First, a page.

Tobermory and Other Stories


Hector Hugh Munro, more commonly known by his pen name, Saki, was born in Burma in 1870, he was a British writer whose witty and mischievous stories satirized Edwardian society and culture. Among Saki's most frequently anthologized short stories is 'Tobermory'.
Date Published :
August 2014
Publisher :
Contributor(s) :
Vicky Dawson
No associated books available.


At a country house party Cornelius Appin announces that he has discovered a method by which animals can be taught to speak. His latest pupil is none other than Tobermory, the ginger cat belonging to his hosts, Sir Wilfred and Lady Blemley. As the guests express astonishment and incredulity, Sir Wilfred goes off to find Tobermory, who is lounging in the smoking room waiting for his tea. What Appin claims is true, and Tobermory demonstrates his remarkable talents with a number of embarrassing and revelatory comments which prove more than a little uncomfortable for the assembled guests.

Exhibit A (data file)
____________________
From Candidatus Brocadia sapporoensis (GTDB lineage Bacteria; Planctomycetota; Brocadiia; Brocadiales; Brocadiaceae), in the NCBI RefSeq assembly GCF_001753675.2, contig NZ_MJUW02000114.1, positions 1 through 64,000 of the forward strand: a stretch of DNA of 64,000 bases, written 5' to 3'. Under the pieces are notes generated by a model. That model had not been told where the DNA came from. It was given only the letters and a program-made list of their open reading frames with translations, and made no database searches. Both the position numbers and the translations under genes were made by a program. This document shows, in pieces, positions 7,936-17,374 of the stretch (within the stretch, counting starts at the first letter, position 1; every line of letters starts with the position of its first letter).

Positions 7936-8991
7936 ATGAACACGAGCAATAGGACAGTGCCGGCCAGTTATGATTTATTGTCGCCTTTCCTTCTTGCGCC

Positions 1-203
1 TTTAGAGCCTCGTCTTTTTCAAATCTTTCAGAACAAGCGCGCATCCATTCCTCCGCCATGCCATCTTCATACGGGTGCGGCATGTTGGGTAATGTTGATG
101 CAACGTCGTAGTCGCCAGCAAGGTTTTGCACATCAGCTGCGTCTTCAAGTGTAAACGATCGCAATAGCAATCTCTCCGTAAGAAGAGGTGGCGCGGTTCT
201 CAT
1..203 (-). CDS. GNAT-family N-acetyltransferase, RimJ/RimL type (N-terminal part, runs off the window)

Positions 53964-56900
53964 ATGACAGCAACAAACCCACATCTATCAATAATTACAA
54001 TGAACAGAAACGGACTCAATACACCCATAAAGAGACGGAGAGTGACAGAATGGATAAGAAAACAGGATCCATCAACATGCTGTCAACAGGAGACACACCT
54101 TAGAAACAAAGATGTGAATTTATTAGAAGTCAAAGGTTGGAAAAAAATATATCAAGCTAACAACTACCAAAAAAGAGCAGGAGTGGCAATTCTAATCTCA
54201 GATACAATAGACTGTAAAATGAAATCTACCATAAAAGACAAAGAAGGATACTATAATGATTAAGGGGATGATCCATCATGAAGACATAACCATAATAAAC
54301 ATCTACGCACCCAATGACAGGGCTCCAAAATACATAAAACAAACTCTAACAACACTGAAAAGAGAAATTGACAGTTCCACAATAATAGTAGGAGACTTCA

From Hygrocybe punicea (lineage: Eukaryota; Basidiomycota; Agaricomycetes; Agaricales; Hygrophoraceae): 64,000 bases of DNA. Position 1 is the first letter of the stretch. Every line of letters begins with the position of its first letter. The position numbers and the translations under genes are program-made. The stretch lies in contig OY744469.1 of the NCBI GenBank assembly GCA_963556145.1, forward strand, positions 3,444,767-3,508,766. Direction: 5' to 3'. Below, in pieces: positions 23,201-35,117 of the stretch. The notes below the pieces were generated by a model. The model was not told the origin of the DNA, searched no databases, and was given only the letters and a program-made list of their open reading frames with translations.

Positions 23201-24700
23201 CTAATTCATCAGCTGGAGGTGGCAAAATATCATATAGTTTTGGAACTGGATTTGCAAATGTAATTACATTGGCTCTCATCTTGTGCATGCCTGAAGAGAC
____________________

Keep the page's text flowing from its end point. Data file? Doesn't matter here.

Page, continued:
About The Author

Saki (H.H. Munro) (1870 - 1916) was the author of numerous short stories, often humorous and macabre, and full of eccentric wit and unconventional situations. His best known collections include Reginald (1904) and The Chronicles of Clovis (1911). He also wrote the novel The Unbearable Bassington (1912), a marvelous social satire of the upperclass Edwardian world. He was killed on the Western Front during the First World War.

More from this publisher